The Wife of Bath is the only woman, beside the Prioress and her companion Nun, on this pilgrimage.

18: What do you know about her?

About her the narrator is positive: "She was a worthy womaan al hir live” and he glides quickly over the five husbands that later figure in such detail in her Prologue, where also we may read how she became deaf. She is a business woman of strong self-importance, and her elaborate dress is a sign of her character as well as her wealth.

19: What do you know about the Summoner?

The Summoner and the Pardoner are two grotesque figures on the edge of the church, living by it without being priests; one administers the church courts, the other sells pardons.Children are afraid of the Summoner’s face, he is suffering from some kind of skin disease; he is corrupt.

20: What do you know about the Pardoner?

The Pardoner is really odd, and modern critics have enjoyed discussing just what Chaucer meant by saying: "I trowe he were a gelding or a mare”. With his collection of pigs’ bones in a glass, that he uses as relics of saints to delude simple poor people and he is a monster in every way.

21: Draw a brief character sketch of the Friar.

The Friar who follows him is also wanton and merry, and he is a ‘lymytour’ by trade (a friar licensed to beg in certain districts). He is extremely well beloved of franklins (landowners) and worthy woman all over the town. He hears confession and gives absolution, and is an excellent beggar, able to earn himself a farthing wherever he went. His name is Huberd.

22: The characters of the prologue are individualized creations. Describe?

The Canterbury Tales is more than an estates satire because the characters are fully individualized creations rather than simple good or bad examples of some ideal type. Many of them seem aware that they inhabit a socially defined role and seem to have made a conscious effort to redefine their prescribed role on their own terms. For instance, the Squire is training to occupy the same social role as his father, but unlike his father he defines this role in terms of the ideals of courtly love rather than crusading.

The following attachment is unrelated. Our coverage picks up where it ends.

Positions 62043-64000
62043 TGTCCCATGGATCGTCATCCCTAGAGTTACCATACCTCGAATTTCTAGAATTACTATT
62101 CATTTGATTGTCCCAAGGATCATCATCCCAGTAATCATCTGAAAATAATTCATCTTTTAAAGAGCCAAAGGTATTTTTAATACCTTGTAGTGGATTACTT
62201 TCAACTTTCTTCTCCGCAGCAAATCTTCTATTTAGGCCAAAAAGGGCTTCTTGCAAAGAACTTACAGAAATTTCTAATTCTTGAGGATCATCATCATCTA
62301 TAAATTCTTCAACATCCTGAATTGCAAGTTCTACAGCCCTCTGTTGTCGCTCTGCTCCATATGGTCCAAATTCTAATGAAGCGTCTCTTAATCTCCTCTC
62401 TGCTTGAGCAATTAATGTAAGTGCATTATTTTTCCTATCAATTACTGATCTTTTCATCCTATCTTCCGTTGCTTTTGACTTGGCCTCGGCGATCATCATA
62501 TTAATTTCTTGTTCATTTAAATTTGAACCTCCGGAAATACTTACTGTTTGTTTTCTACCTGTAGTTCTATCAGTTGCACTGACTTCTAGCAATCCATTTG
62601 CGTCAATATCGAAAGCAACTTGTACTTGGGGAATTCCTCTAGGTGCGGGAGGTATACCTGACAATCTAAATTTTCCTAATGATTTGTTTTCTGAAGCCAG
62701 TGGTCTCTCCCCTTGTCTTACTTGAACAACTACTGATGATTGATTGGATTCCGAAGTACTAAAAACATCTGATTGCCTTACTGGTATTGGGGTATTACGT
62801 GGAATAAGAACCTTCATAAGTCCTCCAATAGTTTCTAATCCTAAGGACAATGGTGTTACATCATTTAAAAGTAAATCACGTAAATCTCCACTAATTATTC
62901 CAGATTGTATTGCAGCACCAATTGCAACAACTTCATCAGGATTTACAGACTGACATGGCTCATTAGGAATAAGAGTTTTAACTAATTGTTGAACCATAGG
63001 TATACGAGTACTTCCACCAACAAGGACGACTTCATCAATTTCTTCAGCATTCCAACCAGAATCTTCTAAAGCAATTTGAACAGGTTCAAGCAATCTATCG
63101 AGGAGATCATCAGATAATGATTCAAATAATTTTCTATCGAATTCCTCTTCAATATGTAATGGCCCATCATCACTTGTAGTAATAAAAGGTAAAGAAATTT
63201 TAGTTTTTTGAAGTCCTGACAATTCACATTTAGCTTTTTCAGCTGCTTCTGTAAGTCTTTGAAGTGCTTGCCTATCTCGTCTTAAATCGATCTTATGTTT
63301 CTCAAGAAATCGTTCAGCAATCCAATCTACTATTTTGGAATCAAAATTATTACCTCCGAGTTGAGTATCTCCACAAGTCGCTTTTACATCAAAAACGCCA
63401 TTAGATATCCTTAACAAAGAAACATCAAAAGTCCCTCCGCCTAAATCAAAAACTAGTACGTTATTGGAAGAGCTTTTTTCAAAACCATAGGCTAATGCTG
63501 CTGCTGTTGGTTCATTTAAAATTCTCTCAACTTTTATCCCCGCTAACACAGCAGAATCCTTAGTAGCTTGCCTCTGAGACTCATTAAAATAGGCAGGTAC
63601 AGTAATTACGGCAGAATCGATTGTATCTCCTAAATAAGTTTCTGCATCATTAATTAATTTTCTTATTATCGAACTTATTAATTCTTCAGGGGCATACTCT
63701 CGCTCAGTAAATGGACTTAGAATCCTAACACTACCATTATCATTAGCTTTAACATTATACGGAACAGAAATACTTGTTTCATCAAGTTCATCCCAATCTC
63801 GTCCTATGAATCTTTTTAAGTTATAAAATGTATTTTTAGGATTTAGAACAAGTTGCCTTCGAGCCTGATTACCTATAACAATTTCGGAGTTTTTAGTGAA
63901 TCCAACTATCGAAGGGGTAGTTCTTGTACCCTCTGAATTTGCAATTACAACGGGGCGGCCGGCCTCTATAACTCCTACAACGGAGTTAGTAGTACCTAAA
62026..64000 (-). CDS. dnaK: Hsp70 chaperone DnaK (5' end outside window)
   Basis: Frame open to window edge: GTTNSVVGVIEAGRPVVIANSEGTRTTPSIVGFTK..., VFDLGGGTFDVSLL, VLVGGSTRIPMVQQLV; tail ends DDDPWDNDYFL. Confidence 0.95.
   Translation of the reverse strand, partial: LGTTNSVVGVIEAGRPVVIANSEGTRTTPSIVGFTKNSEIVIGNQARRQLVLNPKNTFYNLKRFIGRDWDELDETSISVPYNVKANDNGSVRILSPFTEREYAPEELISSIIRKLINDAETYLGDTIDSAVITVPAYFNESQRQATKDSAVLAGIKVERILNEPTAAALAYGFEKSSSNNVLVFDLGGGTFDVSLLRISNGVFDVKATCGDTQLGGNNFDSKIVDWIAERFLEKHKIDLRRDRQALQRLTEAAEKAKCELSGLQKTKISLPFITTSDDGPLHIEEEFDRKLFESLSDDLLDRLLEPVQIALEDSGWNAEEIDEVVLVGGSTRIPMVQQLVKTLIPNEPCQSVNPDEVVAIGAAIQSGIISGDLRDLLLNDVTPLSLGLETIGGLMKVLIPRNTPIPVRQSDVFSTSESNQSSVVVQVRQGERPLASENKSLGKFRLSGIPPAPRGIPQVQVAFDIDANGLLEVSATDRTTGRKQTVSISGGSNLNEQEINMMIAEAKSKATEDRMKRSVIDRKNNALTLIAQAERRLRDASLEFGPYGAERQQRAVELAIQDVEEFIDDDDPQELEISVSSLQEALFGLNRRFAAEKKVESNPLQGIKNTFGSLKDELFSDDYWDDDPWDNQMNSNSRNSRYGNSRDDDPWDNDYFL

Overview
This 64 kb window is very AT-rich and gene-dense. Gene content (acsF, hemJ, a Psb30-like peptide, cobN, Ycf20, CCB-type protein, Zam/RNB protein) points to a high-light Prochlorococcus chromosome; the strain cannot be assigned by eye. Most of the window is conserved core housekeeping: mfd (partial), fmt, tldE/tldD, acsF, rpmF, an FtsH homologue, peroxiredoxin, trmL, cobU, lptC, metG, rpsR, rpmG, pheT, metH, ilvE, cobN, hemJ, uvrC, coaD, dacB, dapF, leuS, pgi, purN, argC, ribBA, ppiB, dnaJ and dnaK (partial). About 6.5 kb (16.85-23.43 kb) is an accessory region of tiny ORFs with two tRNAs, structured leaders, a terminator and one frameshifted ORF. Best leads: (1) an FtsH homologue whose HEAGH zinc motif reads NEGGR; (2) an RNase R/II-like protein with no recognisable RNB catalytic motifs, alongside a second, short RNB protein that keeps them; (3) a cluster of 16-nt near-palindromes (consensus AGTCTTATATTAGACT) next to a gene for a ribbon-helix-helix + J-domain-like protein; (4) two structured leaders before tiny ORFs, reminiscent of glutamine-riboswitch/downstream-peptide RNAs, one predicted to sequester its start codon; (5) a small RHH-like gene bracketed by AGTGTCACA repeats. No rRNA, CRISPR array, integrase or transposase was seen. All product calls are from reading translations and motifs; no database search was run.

23: Who is the Doctor of Medicine?

The Doctor of Medicine is described clad in red and blue, and no-one in the world can match him in speaking about medicine and surgery. He knows the cause of every illness, what humour engenders them, and how to cure them.

24: What do you know about him?

The Doctor of Medicine is a perfect practitioner of medicine, and he has apothecaries ready to send him drugs and mixtures. He is well-read in the standard medical authorities. The Doctor, however, has not studied the Bible.

25: Describe briefly the element of irony in the Prologue.

This sort of assessment is particularly challenging in the General Prologue because of the ironic tone which pervades so many of the portraits. In fact, there could hardly be a better introduction to the importance of evaluating irony than this famous poem. There is irony in most of the portraits but most important of all are the Wife of Bath, the Prioress and the Friar.

26: Which are Chaucer’s ideal characters?

Some of the portraits of the Prologue are clearly not ironic; we are invited to take them as literal portraits of an ideal. I would argue, as I have mentioned, that the Knight and the Squire and the Parson and the Ploughman are such ideals. Perhaps the Clerk is as well. But almost all the rest are ironic portraits of human characters whose qualities are inherently ambiguous.

27: Write a note on satire in the Prologue.

Satire always has something aggressive about it, a desire to point a finger and say, in effect, "Look how ridiculous this person is.” Making readers laugh at the foolishness of others is the essence of all satire. In that sense, we can usefully talk about a satiric presence throughout the General Prologue. Now, it’s clear that the narrator in the Canterbury Tales is inviting us to laugh at the foolishness of some of the portraits. We are invited to sense ambiguities in Prioress’ character. The Friar is obviously a sinner, derelict in his duties, as is the Monk.

28: Has the narrator any liking for these characters?

 Yes! The narrator conveys a liking for these characters and an admiration for some of their qualities. This collapses the distance between the target and the readers and makes the satire.

29: Who was expert in the remedies of love?

The worthy Wife of Bath was expert in the remedies of love because she had gone through old game of that art. Further, she had five legal husbands, besides other company in her youth.

30: Who arranged numerous marriages of young women and why?

The wanton, jolly and self-important Friar had arranged numerous marriages of young women and had even paid the marriage expenses from his own pocket. He did so because he was authorized to solemnize marriages. Further, he might have had illicit relations with the women before he married them off.

31: Describe Chaucer’s treatment of ecclesiastical characters in the Prologue.